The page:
Green Drinks? The Basic's about Oxalates

A fresh juice per day, will keep the nasties at bay —Sistahintheraw

It's Day 1 of Sistahintheraw's Juice Club, which I set up because I totally believe in the energising and healing benefits that fresh green juices have to offer. I have experienced this first hand, for myself over the years and I have witnessed the healing results as a student while studying at The Hippocrates Health Institute. 

However, I am also aware that not every so-called healthy food or drink is suitable for everyone, especially depending on the quality of your health and accompanying mental state at any particular juncture in your life. This can also include some plant-based raw foods and green drinks. The theory around bio-individuality can be important here in helping to determine a person's specific, individual nutritional and physiological needs. In any case, 'too much' of almost anything can be a not such a good thing for many people.  

Oxalic Acid basics:
Like enzyme inhibitors, plants produce oxalates because they don’t want to be eaten alive by insects! While these molecules can cause health issues for humans, it actually tears up the teeth of insects which try to eat high oxalate foods. These anti-nutrients serve to protect a plant food, but can also be problematic once we consume them; however some of them may even help to protect us from disease. Oxalic acid is present in various plant foods, depending on the area where they are grown.

An Oxalate is a molecule which, under certain circumstances, links up with calcium and crystalizes. Oxalates can interfere with or decrease calcium absorption. When too much oxalates  crystalize in human tissue, it can create arthritis-like symptoms and even kidney stones. It is important to eat a low oxalate diet if you suffer from conditions such as kidney stones or kidney conditions, have leaky gut, inflammatory issues like asthma, arthritis or fibromyalgia, have taken antibiotics frequently or for long periods of time, have some food sensitivities/allergies, have fat mal-digestion, or have had part of your intestine removed. A food is considered high in oxalates when it has more than 10mg of the compound per serving.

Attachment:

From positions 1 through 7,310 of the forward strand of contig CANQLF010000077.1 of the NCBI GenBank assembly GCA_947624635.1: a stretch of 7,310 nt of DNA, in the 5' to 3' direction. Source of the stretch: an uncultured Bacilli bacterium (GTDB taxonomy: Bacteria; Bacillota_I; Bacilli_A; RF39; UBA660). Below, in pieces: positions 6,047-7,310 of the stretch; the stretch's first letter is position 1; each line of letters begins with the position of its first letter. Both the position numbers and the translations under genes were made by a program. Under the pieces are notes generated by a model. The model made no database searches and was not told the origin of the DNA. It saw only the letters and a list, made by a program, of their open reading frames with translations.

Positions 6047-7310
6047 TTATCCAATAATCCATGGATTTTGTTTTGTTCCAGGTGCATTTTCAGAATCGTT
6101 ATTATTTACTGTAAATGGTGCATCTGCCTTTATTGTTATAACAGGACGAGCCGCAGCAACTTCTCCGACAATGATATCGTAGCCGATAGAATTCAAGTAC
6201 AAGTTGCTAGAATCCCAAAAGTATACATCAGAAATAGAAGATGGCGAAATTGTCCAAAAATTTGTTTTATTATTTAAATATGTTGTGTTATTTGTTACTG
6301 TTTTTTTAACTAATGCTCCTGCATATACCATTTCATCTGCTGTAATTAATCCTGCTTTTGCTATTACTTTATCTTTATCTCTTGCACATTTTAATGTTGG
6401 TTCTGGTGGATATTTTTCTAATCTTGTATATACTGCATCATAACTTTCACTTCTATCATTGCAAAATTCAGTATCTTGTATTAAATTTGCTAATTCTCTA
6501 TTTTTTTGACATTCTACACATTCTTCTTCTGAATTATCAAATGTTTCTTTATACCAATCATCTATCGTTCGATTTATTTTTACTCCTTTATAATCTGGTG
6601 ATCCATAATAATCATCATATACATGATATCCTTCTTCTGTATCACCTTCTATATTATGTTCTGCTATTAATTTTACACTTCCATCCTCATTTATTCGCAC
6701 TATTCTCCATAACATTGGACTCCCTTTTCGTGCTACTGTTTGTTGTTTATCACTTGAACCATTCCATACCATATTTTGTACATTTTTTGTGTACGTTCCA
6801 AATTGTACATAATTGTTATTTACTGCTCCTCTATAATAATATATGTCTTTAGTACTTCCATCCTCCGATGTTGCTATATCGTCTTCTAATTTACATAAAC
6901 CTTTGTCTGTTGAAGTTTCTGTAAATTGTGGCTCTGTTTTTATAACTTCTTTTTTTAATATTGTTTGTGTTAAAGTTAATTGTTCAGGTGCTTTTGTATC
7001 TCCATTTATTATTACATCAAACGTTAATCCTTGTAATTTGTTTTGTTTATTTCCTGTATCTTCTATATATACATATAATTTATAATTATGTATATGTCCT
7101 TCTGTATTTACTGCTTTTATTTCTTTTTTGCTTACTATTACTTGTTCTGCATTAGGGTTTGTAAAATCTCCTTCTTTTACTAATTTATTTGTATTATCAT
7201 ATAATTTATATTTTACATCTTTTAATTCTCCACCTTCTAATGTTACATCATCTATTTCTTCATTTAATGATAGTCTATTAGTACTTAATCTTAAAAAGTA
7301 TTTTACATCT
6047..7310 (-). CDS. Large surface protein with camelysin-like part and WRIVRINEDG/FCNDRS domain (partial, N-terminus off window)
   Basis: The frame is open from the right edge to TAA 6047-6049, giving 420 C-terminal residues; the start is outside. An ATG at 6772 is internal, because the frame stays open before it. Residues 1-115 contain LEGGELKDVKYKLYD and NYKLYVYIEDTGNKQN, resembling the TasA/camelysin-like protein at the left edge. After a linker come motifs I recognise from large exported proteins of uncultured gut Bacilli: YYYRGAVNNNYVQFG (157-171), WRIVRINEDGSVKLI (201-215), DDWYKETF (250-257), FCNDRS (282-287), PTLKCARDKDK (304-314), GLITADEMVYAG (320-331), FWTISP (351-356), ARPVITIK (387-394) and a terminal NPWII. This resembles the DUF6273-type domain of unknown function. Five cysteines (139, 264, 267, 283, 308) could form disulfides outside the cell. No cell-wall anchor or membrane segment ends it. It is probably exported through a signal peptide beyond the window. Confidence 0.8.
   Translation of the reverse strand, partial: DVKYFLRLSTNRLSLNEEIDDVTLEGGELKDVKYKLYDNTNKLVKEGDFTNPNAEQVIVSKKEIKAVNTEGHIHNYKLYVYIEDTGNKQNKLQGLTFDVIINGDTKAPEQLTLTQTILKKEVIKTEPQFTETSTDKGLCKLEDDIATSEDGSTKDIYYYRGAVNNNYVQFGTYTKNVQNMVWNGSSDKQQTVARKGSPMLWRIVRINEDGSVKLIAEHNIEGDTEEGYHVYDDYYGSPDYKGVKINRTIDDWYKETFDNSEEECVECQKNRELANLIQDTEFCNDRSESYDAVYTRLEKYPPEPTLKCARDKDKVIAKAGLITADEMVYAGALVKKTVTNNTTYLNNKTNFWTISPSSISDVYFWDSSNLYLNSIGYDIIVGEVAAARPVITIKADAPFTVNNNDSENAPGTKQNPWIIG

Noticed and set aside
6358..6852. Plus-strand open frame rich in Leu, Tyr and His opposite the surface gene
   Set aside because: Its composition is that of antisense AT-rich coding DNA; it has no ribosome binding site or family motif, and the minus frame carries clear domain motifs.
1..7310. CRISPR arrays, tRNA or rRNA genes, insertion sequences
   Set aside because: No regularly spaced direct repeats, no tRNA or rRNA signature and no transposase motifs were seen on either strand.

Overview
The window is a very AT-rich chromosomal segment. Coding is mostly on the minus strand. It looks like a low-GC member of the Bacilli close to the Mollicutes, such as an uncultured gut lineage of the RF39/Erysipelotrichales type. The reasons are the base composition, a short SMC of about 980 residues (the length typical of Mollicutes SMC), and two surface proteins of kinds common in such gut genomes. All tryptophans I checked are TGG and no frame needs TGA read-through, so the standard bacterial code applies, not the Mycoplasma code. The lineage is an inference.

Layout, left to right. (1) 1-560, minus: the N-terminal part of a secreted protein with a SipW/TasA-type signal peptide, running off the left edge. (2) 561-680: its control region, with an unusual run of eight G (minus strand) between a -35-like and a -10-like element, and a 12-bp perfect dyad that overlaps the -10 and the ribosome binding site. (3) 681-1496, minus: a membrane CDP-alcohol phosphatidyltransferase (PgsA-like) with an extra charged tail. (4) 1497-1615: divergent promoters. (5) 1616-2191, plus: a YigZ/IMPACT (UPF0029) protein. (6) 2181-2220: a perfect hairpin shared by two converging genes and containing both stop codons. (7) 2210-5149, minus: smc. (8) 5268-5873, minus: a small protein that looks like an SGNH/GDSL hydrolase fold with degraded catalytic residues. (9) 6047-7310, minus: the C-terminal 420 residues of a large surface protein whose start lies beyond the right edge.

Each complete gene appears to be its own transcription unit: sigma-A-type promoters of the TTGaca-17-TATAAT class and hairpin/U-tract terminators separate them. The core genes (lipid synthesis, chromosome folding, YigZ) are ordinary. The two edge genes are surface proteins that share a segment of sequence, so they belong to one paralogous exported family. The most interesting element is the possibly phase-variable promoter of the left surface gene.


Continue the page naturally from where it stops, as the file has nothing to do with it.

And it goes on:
Oxalates include some leafy greens, berries, fruits and vegetables high in vitamin C, some nuts and seeds, coffee, tea and chocolate. Although not a major concern for everyone, it is still important to rotate your green veggies, have a wonderful variety of foods in your diet and not be too focused in any one thing.

Some of the plant-based foods high in oxalate include for example: spinach, green beans, rhubarb, kidney beans, soy, sweet potatoes, strawberries, raspberries, tangerines and kiwis. You can find lots of food guides and lists about oxalates on the internet. 
Unless you are prone to any of the conditions mentioned above, you would otherwise do well to maintain eating a widely varied and balanced plant-based diet. 

You can still have your green drink just change to a low oxalate veggie's IF you have a problem with oxalates. 

If in any doubt about your health in relations to green drinks, please consult with your nutritional health advisor and or your doctor.

Studies:

http://www.ncbi.nlm.nih.gov/pubmed/24531910
http://www.ncbi.nlm.nih.gov/pubmed/24499152
http://www.ncbi.nlm.nih.gov/pubmed/19021580
http://www.ncbi.nlm.nih.gov/pubmed/24134011
http://ajcn.nutrition.org/content/50/4/830.abstract

 

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